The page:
EMC in Electrical Power Systems
Frithiof Jensen
Power System Engineer
November 12, 2013
• The EU EMC Directive 89/336/EEG mandates control of
EMC in electrical equipment
• The EMC Directive specifies two essential requirements:
– The device must not interfere with radio or telecommunications
equipment operation and must not perturb the environment
– The device itself must be immune from electromagnetic
disturbance due to itself or other equipment (Immunity).
• From 20 july 2007, the EMC Directive also applies to
equipment that is not intended to be sold in the market
and is not CE-marked, f.ex. fixed installations and
specialised industrial plants and equipment as used
within the ESS.
EMC-directive (cntd.)
• Supply voltages
– Electrical supply limits are given in SS-EN 50150 ”Voltage
characteristics of electrity supplied by public electricity networks”
• EMC – limits for emission and susceptibility
– SS-EN 61000-2-2 – specifies tolerance levels for conducted
disturbances in low voltage distribution systems
– SS-EN 61000-2-4 – defines electrical environment and tolerance levels
for industrial- and private- distribution systems
– SS-EN 61000-2-12 - defines electrical environment and tolerance levels
medium voltage distribution systems
– Many, many & Many product-specific standards in the 61000- family!
Electrical system
SS-EN 610002-2
SS-EN 50150
• What is it?
– Flicker is the name for rapid, repetitive voltage changes in electrical
– The severity depends on magnitude and frequency; at the 14 Hz operating
frequency of the LINAC, the acceptable voltage change is 0.3%
• What causes flicker?
– Flicker is caused by load variations; for example arc welding, electrical
smelters and klystron modulators
• Effect of flicker
– Mainly visual, the lights are “blinking”. Severe Flicker can confuse the
power factor correction logic in switch mode power supplies
• Prevention of flicker
– Increase the short-circuit power of the network
– Reduce load power variations so that the flicker level is below the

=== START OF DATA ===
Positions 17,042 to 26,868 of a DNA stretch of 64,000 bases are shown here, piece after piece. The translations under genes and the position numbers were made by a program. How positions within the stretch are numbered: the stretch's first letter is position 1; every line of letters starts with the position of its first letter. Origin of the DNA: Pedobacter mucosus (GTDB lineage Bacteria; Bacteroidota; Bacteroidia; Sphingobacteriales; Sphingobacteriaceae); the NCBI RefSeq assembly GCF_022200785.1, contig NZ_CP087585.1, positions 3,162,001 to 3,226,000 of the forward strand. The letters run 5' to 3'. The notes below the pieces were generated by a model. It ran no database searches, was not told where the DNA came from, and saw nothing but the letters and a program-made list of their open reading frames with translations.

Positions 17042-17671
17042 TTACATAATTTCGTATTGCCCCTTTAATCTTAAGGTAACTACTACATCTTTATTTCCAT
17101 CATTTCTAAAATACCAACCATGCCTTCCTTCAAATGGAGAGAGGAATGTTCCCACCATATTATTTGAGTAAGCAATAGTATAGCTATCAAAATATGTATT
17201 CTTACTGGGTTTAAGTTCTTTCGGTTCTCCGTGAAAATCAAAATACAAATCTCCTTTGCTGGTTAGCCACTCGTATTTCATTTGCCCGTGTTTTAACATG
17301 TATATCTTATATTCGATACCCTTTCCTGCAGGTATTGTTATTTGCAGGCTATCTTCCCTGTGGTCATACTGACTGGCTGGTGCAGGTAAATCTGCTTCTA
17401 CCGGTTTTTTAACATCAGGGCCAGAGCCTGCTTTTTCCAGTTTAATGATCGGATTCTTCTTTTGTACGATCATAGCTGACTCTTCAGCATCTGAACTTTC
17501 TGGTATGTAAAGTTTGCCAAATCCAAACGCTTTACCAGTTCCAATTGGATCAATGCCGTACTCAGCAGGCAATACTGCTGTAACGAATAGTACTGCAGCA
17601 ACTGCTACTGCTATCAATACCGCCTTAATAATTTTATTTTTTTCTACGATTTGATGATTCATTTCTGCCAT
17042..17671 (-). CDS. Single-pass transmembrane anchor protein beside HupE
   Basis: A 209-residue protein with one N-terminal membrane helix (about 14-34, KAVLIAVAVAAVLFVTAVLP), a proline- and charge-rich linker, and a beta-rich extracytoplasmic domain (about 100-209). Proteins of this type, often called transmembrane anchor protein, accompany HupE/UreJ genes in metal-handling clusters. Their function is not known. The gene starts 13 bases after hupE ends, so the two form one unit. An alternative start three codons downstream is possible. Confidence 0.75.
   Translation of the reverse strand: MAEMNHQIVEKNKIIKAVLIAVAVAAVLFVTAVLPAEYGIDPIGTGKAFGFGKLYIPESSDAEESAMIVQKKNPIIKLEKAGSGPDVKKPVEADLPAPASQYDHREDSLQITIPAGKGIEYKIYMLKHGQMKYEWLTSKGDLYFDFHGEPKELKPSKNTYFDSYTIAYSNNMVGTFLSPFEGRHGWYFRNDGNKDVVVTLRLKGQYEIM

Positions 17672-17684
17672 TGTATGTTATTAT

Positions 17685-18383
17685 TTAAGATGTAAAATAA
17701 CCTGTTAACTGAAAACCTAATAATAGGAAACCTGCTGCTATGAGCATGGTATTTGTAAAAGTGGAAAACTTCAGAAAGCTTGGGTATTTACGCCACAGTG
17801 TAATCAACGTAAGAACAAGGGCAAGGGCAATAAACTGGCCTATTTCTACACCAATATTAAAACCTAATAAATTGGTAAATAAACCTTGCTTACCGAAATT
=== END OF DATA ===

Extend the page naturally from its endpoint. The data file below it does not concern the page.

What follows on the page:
• What is it?
– Overtones are frequencies higher than the 50 Hz power line frequency
superimposed onto the phase voltage or current
• What causes overtones?
– Overtones are caused by non-linear loads, imbalanced three-phase loads (due to
saturation) and power electronic equipment
• Effect of overtones
Increased power losses in cables, motors and distribution transformers
Third harmonics add up in the Neutral conductor and cause overheating
Harmonics may cause migrating currents due to impedance issues
False triggering of phase controllers and power factor correction logic
Can cause compensation capacitors to overheat
• Prevention of overtones
– Use Power Factor Correction and EMC filtering on power electronics (this is the
already the standard for CE-marked- and also most industrial equipment)
– Use 12- or 24- pulse rectifiers for large loads
– Increase the area of Neutral and Earth connectors
Voltage imbalance
• What is it?
– The phase voltages on the same 3-phase system are different
• What causes voltage imbalance?
– Voltage imbalance is caused by different impedances in the electrical
distribution system and/or unbalanced loads
• Effect of voltage imbalance
– Torque variation in 3-phase motors and high currents in the neutral
conductor – the phases no longer add up to zero.
– Overloading of branches in 3-phase power electronics
– Disturbance of SCR-triggering in rectifiers
– Saturation of distribution transformers, generating harmonics and
• Prevention of voltage imbalances
– Distribute loads evenly between phases
• What is it?
– Transients are rapid voltage changes on the phase voltages
• What causes transients?
– Lightning or rapid load variations can cause transients, especially
inductive loads
• Effect of transients
– Transients can damage equipment by exceeding the voltage
rating of components and insulation
• Prevention of transients
– Control the operation of equipment, f.ex. capacitor banks and
large motors
– Use transient voltage limiters at sensitive equipment and at the
input port of the distribution system.
Voltage Dips
• What is it?
– A random drop in phase voltage below 10% of nominal value for a duration
between 10 ms – 90 seconds. One or more phases may be affected.
• What causes dips?
– Dips are generated by lightening protection activation and switching operations in
the electrical network
• Effect of voltage dips
– Dips up to 150 ms can usually be absorbed by small PFC-type power supplies
– Larger ( > 5 kW) power supplies will normally trip because of load imbalance e.t.c.
• Prevention of voltage dips
– Voltage dips cannot be prevented. Instead equipment must be designed to tolerate
them, for example:
– Specify/Confirm adequate hold-up time for small power supplies
– Specify adequate hold-up time for large equipment
– Balance the cost of immunity with the frequency and severity of the disturbances
– NOTE: The electrical supplier is not required to measure or care about dips shorter
than 150 ms
What to expect?
• Nominal voltage
400, 690 or 6600 V
Maximum voltage variations
+/- 10 %
Typical voltage variations
+/- 5 %
Backup power
+ 10 % / -15 %
Random step changes of 1.5% (increase and decrease) of the supply
voltage may occur due to operation of the tap-changers of the main
• Nominal frequency
– Maximum variations
– Backup power
50 Hz, +/- 1 %
50 Hz, +4 % / −6 %
50 Hz ± 15 %
• Total Harmonic Distortion, THD
– Maximum value
– Typical value
– Voltage unbalance
8 %, 40’th overtone inclusive

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